That looks pretty weird to me. Maybe it's just me, though.

    And std:: is just the namespace qualifier. You don't need it if you specified using namespace std; or using std::numeric_limits; and using std::cin;

    Those two lines should go together (std::cin.ignore() first) where you want to pause.

  10. #10
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    Could you tell me which brackets are misplaced or is it to much trouble? If so I'm not too worried about them.
    My computer is awesome.

  11. #11
    Sweet
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    By misplaced he means not idented this is how you would want the to look with your coding style(which I am guessing)
    Code:
    int main(void)
    {
    
      if(age > 0){ //use spaces in your if's it is nicer to read that way
        
        cout<<"Whatever you want to print"<<endl;
        
      }//notice how this isn't lined up to the right side
    
    }
    Woop?

  12. #12
    Registered User Kybo_Ren's Avatar
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    Well, I'd have written this code like:
    Code:
    #include <cstdlib>
    #include <iostream>
    #include <limits>
    
    using namespace std;
    
    int main(int argc, char *argv[])
    {
        int age;
        char yes;
        
        cout<<"What's your age?" << std::flush;
        cin>>age;
        if (age>0)
        {
            cout<<"Get shelby runescape!" << std::flush;
        }
    
        cout<<"how about it? y/n?" << std::flush;
    
        cin>>yes;
        switch(yes)
        {
        case'n':
            cout<<"gggggggggrrrrrrrrrrrrrrr" << std::flush;
            break;
        
        default:
            cout<<"not a valid choice" << std::flush;
            break;
        }
    
        std::cin.ignore(std::numeric_limits<streamsize>::max(),'\n');
        std::cin.get();
        return EXIT_SUCCESS;
    }
    They actually weren't misplaced, it was the indentation that was messingme up.
    You can do braces on the same line as the statement, but it's purely personal preference.

    I removed the braces around that cout statement because they weren't needed (unless you wanted it to cout that information if age was <= 0).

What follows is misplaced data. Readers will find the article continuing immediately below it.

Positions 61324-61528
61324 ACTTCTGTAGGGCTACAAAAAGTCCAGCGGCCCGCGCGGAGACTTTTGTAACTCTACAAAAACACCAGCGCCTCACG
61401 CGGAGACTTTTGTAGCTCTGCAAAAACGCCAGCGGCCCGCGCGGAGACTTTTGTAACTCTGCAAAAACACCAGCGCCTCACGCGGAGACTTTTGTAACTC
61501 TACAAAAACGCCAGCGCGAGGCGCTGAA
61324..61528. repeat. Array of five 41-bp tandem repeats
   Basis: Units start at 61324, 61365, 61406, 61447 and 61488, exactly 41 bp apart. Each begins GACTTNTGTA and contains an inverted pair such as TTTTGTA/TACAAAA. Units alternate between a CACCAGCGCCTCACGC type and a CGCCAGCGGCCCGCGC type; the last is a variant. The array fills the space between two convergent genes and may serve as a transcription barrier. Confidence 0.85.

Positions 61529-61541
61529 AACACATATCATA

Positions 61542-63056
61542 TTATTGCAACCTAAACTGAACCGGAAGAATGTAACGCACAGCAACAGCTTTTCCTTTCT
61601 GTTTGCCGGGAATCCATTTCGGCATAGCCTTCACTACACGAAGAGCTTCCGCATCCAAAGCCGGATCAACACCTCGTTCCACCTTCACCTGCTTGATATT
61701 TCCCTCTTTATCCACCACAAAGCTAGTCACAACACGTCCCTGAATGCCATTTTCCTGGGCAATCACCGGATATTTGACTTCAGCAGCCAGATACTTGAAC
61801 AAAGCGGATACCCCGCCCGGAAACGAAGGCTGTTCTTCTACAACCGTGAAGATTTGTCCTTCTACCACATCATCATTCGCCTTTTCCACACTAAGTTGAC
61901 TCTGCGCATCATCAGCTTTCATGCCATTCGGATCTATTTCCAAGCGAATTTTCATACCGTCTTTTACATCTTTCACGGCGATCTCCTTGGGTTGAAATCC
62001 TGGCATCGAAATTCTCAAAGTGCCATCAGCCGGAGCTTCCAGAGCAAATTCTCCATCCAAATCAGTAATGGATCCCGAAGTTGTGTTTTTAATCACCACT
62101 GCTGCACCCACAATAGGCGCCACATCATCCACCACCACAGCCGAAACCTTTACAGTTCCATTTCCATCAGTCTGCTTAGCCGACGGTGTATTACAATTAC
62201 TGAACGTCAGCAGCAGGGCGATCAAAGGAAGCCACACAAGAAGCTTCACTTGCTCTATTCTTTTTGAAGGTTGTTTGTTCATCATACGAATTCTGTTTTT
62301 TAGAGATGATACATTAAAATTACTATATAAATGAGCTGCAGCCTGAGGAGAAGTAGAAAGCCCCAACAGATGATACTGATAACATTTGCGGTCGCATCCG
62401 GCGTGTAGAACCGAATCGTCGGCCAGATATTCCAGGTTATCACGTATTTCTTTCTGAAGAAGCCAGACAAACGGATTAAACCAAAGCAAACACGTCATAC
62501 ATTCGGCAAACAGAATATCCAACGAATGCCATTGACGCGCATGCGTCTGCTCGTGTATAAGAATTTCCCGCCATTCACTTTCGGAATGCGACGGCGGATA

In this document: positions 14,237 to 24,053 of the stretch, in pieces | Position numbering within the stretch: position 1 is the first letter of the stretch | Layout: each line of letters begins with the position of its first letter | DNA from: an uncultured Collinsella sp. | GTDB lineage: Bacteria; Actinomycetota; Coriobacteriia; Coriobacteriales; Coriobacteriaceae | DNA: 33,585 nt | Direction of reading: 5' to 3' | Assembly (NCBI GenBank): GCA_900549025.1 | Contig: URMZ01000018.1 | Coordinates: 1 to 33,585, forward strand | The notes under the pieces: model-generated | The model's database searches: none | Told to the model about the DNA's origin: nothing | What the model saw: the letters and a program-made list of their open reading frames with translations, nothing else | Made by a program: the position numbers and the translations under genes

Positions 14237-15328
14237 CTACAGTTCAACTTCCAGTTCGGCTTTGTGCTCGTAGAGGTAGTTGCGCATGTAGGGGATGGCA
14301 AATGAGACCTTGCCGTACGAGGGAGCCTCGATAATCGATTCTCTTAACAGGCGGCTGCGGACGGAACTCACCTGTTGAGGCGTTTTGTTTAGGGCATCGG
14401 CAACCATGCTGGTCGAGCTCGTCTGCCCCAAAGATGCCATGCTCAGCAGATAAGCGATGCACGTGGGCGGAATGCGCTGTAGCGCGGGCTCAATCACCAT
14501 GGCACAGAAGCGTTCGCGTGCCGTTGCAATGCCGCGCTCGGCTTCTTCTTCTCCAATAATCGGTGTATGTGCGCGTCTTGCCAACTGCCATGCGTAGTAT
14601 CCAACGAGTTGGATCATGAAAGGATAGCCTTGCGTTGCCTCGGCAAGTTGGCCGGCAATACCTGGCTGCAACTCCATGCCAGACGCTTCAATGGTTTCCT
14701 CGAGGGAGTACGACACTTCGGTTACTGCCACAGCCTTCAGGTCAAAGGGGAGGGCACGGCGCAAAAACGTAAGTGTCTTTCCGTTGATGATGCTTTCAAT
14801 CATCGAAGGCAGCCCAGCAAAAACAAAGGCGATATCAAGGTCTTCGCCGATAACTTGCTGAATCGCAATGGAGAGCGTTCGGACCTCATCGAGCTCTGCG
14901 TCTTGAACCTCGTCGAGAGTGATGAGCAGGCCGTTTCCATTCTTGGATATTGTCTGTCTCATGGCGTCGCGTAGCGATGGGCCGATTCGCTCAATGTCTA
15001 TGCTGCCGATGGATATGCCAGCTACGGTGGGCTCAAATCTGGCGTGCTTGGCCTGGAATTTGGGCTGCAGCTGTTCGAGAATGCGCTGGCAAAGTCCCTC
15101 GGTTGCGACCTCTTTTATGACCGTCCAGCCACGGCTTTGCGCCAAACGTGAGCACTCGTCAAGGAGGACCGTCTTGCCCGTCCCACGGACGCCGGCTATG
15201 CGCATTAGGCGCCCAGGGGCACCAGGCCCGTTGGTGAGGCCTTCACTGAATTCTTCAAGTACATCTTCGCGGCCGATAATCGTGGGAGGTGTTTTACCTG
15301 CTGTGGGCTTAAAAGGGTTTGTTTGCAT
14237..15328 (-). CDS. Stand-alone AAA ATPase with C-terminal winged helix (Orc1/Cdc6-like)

I also flushed the output buffer after each cout... it's pretty much habit. I'm sure the FAQ on this site has something about flushing the output buffers.

    I also added a break; to the end of the default case. It doesn't do anything in that example, but if you ever add statements after that, it will not do what you want, and can make debugging hell. I did it once and learned my lesson.

    And, of course, I also changed the system() call (the FAQ definitely has something about the paradox of the system() call) to my preferred method.

    Also, I always add the std:: qualifier before anything I use from the standard library. It's unneccessary in this case because you use 'using namespace std;', but I always qualify my identifiers because:
    1.) It's immediately apparent that you're using something from the standard library when you use the std namespace qualifier
    2.) I don't use 'using namespace std;' because it effectively defeats the point of using namespaces, so the std qualifier becomes neccessary (unless I use a 'using std::xxxxx', but I really tend not to)

  13. #13
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    Alright thanks a bunch. I'll try to make it neater as you guys suggested.

    Edit:Should I put end1 after each cout?
    Last edited by cerin; 01-11-2005 at 11:16 PM.
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  14. #14
    Registered User hk_mp5kpdw's Avatar
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    Quote Originally Posted by cerin
    Edit:Should I put end1 after each cout?
    It is endl, not end1, that is an 'l' (as in 'L') and not a '1' (as in 'one'). endl means end-line.

    It is not absolutely needed for purposes of flushing the output stream (there may be odd cases where it is necessary), the i/o streams cin and cout are suppossed to be tied to each other so that any cin "should" automatically flush the tied cout stream, but it won't hurt to do that. I.e by default the following is supposed to happen automatically:

    Code:
    std::cin.tie(&std::cout);
    This ensures that when you use cout to prompt the user to enter input using cin that cout gets flushed.

    Code:
    int age;
    cout << "Enter your age: ";
    cin >> age; // cout should be flushed automatically because they are tied together
    Last edited by hk_mp5kpdw; 01-12-2005 at 05:41 AM.